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Quantifying Certainty in Design Decisions: Examining AHP

[+] Author Affiliations
Michael J. Scott

University of Illinois at Chicago, Chicago, IL

Paper No. DETC2002/DTM-34020, pp. 219-229; 11 pages
  • ASME 2002 International Design Engineering Technical Conferences and Computers and Information in Engineering Conference
  • Volume 4: 14th International Conference on Design Theory and Methodology, Integrated Systems Design, and Engineering Design and Culture
  • Montreal, Quebec, Canada, September 29–October 2, 2002
  • Conference Sponsors: Design Engineering Division, Computers and Information in Engineering Division
  • ISBN: 0-7918-3624-X
  • Copyright © 2002 by ASME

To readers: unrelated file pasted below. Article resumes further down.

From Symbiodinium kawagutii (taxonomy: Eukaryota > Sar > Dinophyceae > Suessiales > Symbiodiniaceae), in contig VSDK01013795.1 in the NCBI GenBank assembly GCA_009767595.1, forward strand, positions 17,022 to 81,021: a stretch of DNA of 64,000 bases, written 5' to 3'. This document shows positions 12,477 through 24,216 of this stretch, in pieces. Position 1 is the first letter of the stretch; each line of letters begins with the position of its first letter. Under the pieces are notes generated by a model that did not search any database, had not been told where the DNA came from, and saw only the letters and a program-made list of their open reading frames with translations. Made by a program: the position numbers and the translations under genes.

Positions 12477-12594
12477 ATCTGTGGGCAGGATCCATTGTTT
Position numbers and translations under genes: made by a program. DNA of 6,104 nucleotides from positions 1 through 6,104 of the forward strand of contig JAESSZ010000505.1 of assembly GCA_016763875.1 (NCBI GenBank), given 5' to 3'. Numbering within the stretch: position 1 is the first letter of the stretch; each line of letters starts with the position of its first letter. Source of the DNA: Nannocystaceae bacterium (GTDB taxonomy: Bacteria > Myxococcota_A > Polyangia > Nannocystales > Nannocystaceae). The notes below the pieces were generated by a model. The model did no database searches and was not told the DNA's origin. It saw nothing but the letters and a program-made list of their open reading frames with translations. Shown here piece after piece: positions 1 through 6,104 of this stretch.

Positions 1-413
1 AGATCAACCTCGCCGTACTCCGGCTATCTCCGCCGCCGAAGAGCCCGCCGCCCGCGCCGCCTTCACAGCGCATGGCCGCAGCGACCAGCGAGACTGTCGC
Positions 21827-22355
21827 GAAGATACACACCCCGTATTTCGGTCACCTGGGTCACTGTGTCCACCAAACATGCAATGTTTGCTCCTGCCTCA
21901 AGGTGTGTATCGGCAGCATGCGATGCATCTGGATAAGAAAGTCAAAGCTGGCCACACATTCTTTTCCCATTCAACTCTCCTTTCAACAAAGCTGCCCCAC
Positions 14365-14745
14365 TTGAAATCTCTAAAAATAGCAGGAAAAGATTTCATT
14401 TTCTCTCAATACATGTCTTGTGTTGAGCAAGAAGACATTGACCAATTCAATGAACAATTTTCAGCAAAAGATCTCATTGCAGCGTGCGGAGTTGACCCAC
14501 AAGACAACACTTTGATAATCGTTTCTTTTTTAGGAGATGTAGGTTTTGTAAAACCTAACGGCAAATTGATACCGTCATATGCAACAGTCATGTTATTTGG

Quantification of stochastic uncertainty through confidence intervals when probability distributions are known is well-understood. There is considerable uncertainty in design decision support, however, for which probability distributions are unknown. The confidence interval formulation does not apply to these situations. The Analytic Hierarchy Process, or AHP, is an example of a tool with wide-spread industry application but questionable mathematical foundations. It is recognized by responsible practitioners that AHP should not be used as an optimization tool, but as a means of clarifying group attitudes. This raises the question, how differently must two alternatives be ranked by AHP to instill confidence that one is truly better than the other? In practice, this question is always answered using intuition. This paper examines and proposes the quantification of sources of uncertainty in the Analytic Hierarchy Process, and offers an answer to the question posed above. This study is the first step of a larger effort to quantify uncertainties in decision support in engineering design.

Copyright © 2002 by ASME
Topics: Design



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